Converting to InDesign:
Despite all the gains and benefits of computer-to-plate (CTP) imaging and digital design, the process of creating compelling packaging designs is actually more complicated than ever. In the days of film, it didn’t matter what creative application you may have been using. You could have used QuarkXPress (QXP) or Adobe InDesign (INDD), for example. In the end, the creative work became film, which any packaging manufacturer could accept.
Then came CTP, and film stepped aside and allowed digital workflow to take center stage. No longer was film trafficked; rather, digital files became the means for exchanging packaging content. And suddenly, it became increasingly important what design application a creative director may be using, and what types of digital file formats a package printer may (or may not) accept.
There will always be loyal QuarkXPress or Adobe InDesign fans. They stick with their favorite creative application, no matter what the other developer may offer. But there are greater numbers of package designers who find it’s not a matter of choosing one application versus the other. Instead, they find that their creative workflow requires the use of both Adobe and Quark solutions. One solution, Q2ID by Markzware, can handle converting to InDesign from QuarkXPress.
Design of the times
Caleb Clauset owns 2cdesign, a creative agency and consultancy based in Silver Spring, MD. This creative professional splits his time between managing the firm, graphic design, and globe trotting on consulting projects for which he helps publishers, creative agencies, and printing businesses build the most efficient digital workflows.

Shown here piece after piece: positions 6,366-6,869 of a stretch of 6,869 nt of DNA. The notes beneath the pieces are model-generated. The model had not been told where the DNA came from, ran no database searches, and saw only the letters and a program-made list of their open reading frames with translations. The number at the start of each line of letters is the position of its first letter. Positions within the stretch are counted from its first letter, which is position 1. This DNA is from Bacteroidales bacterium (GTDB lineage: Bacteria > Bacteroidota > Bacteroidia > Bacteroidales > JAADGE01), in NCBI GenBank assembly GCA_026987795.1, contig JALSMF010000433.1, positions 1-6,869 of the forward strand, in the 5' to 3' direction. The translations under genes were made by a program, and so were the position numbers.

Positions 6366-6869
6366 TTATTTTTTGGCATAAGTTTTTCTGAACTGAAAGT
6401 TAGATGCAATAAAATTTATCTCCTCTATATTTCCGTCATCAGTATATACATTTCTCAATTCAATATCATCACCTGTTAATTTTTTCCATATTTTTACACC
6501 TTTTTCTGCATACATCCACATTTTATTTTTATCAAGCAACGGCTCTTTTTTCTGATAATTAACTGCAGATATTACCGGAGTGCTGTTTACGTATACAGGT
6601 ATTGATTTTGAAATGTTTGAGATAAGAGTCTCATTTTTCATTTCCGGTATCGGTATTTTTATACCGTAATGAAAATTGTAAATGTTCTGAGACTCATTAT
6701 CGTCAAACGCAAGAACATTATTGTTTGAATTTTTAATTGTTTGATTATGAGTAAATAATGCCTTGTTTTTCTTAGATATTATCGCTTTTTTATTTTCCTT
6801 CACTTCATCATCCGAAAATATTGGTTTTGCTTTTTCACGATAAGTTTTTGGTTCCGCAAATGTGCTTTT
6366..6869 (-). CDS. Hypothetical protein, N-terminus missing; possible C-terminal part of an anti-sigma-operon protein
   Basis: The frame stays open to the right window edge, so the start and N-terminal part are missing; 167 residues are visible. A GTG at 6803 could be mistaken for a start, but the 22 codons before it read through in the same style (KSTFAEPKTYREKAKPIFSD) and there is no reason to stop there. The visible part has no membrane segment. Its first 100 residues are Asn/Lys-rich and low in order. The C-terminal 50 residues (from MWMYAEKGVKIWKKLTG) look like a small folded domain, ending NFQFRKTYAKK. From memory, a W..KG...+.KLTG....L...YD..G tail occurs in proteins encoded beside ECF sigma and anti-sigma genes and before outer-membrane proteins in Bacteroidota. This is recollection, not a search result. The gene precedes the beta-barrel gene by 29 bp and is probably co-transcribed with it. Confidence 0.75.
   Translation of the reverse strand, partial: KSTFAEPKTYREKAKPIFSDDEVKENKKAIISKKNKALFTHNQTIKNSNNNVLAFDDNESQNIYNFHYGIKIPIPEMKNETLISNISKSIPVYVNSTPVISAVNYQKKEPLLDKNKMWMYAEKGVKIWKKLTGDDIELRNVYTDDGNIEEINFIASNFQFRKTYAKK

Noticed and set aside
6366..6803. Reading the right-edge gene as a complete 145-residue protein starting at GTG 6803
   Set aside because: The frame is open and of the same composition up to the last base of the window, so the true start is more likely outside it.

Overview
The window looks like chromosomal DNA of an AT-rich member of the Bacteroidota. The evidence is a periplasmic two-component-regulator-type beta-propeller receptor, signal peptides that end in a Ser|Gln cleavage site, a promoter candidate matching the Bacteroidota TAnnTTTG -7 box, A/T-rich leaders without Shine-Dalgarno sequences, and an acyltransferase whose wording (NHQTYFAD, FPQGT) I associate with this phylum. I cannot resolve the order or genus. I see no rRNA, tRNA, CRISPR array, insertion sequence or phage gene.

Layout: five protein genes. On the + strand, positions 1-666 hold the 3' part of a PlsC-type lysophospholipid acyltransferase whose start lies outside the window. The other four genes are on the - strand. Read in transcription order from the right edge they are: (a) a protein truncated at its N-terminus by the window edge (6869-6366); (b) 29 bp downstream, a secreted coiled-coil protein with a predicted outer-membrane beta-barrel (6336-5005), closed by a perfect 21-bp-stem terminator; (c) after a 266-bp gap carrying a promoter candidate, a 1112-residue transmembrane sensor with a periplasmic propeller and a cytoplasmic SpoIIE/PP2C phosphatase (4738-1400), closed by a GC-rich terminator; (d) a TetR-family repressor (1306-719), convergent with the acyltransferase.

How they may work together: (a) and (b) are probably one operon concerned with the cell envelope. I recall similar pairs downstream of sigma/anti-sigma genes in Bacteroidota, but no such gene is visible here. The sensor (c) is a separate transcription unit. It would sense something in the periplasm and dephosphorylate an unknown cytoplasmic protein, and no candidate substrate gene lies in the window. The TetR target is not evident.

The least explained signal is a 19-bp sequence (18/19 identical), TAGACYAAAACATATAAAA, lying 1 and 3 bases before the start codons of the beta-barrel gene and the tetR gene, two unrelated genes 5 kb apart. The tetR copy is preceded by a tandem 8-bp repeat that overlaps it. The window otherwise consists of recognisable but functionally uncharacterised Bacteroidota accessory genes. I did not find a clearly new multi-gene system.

Clauset has been a witness to the evolution of design tools for the graphic arts and recalls, “I actually started out in my career using Adobe PageMaker, but quickly switched over to QuarkXPress. I used QuarkXPress until 2001. But when Adobe introduced InDesign, I started playing with that, and eventually switched over completely to InDesign.”
While Clauset continues to hold a license for QuarkXPress, he’s using the application less often. “I haven’t had the need to open up QuarkXPress in months,” he confides. “When I do, it’s usually to do a little bit of document clean-up work before I use Q2ID.”
It is easy to convert QuarkXPress to InDesign with Markzware Q2ID, the InDesign plugin by Markzware. “I’d heard of the Markzware ID2Q plug-in,” Clauset recalls, “which will let you bring an InDesign file into QuarkXPress. And I was just waiting for Markzware to come up with a tool that would let you do the reverse – pull a Quark file into InDesign.”
Clauset admits he was initially skeptical about any tool that promised true data conversion from one application to the next. “I was kind of reluctant to buy Q2ID at first,” he recalls. “I checked out the information on the Web site, and the documentation was pretty thin. I really wanted to know more about it, before I plunked down $200. But I had a job that I needed to turn around in a day, and I knew I needed this tool. If I had to recreate the file from scratch, in InDesign, I knew it would take me between eight and 10 hours.” He soon discovered why the technical documentation for Markzware Q2ID was “thin,” as he mentioned.
“I bought the software, installed it, and found that the coolest thing about it was that it, too, is so thin!” Clauset affirms. “There’s no user interface and nothing to learn. Essentially, it does its job, but it’s completely transparent. It’s the best kind of plug-in. You install it, hit “File” and “Open,” and InDesign opens your document. That’s it.” Converting Quark to InDesign content takes mere minutes, rather than hours of duplicating work that process once required. “Q2ID maps everything that Quark does to the InDesign equivalent,” he adds. “If it’s a table in Quark, it becomes a table in InDesign, and so on.”
Converting to InDesign with Q2ID